Adventitious rooting of mature Cycas micronesica K.D. Hill (Cycadales: Cycadaceae) tree stems reveals moderate success for salvage of an endangered cycad

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Thomas Edward Marler
Gil Naputi Cruz


Mature Cycas micronesica trees were among the forest trees that were destined to be removed from a 2012 construction site in northern Guam.  Forty-nine of these trees were cut at the base and transported to nursery conditions to determine if adventitious root development could be stimulated as a means of saving the trees.  Fungicide and auxin were applied to the base of each stem, and perlite was used as the container medium.  A nursery maintained by an experienced cycad horticulturist yielded 41% survival, but half of the rooted plants exhibited severe stem dieback.  A nursery maintained by general plant nursery specialists without cycad experience resulted in 100% mortality.  If numerous caveats are acknowledged, whole-tree stem cuttings may yield moderate success for saving C. micronesica trees from construction sites when adequate resources are appropriated to support the nursery phase with experienced cycad biologists.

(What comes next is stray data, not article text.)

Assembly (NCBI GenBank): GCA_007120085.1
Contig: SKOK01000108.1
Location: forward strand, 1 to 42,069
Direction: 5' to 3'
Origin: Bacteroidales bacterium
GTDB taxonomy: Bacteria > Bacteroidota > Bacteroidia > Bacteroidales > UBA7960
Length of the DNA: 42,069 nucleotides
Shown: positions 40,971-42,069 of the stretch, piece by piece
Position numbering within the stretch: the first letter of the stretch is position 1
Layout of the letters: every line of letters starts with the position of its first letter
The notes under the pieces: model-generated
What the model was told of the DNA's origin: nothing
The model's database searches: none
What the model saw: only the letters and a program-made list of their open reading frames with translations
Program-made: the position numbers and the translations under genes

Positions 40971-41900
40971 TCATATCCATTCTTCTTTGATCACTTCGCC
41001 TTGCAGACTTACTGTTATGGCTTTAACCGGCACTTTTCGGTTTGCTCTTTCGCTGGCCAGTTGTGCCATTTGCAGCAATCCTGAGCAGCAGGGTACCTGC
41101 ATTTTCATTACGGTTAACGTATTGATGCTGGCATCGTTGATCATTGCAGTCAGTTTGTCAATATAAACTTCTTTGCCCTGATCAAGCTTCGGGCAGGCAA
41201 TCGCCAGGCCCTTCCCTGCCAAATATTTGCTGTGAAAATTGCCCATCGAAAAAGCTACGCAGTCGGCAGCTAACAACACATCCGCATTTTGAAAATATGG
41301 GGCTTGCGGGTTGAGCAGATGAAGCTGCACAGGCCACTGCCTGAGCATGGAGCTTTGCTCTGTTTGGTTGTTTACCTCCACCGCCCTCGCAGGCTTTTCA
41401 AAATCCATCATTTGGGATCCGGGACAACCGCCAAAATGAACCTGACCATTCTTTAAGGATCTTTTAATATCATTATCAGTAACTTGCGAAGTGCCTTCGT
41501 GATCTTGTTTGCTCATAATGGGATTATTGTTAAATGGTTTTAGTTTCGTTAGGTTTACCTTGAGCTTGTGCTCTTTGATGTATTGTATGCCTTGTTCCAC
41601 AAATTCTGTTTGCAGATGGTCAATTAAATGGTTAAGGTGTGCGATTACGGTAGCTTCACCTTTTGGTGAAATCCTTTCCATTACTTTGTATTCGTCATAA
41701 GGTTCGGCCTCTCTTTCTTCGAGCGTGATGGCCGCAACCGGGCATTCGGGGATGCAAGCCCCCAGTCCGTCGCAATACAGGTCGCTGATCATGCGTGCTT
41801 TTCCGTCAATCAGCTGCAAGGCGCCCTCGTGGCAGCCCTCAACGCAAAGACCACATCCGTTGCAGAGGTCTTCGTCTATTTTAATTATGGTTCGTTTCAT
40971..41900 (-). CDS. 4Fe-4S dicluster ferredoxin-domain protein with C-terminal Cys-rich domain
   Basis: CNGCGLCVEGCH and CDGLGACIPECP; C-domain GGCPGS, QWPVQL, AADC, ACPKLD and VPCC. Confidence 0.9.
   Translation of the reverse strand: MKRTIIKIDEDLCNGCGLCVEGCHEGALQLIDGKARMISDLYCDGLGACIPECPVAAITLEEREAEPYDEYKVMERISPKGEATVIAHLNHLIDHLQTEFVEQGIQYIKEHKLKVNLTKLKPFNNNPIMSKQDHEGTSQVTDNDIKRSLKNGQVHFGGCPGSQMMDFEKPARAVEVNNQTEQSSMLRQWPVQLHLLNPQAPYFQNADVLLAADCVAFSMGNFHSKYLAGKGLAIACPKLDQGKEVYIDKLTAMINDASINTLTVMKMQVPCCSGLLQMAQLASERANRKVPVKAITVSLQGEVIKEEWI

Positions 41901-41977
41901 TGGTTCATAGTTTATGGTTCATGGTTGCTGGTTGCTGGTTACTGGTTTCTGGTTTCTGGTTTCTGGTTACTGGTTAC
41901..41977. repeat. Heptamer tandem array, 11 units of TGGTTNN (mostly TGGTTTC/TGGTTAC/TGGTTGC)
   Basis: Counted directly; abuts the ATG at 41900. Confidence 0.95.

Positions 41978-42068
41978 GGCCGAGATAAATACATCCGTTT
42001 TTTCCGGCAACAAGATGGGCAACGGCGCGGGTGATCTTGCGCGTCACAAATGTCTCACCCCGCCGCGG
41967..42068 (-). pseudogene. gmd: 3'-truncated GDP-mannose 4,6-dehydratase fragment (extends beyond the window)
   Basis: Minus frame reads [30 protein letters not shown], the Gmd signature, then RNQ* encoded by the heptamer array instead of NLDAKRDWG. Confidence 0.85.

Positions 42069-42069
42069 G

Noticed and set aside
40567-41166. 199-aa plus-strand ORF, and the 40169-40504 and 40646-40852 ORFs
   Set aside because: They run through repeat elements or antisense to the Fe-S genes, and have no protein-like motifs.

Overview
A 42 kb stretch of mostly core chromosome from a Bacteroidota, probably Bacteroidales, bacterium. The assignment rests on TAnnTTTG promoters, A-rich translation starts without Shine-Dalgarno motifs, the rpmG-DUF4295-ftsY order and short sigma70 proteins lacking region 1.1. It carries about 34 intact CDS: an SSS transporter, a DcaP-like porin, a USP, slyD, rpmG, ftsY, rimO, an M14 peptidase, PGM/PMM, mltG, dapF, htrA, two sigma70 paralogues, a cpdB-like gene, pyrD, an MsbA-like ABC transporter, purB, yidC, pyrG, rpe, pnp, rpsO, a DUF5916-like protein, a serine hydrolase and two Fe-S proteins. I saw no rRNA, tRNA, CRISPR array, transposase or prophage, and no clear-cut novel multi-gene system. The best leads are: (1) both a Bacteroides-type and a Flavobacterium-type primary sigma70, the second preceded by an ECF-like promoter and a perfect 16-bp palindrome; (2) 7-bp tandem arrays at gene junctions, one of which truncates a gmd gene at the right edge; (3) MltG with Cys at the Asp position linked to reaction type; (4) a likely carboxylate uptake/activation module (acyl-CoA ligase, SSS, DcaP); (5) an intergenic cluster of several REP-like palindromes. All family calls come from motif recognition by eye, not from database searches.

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Short Communications
Author Biographies

Thomas Edward Marler, Western Pacific Tropical Research Center, UOG Station, University of Guam, Mangilao, Guam 96923, USA

Terrestrial Ecologist in western Pacific oceanic island nations

Gil Naputi Cruz, 1,2 Western Pacific Tropical Research Center, UOG Station, University of Guam, Mangilao, Guam 96923, USA

Gil Cruz is Agricultural Research Technician Leader and has supported cycad projects for 15 years.


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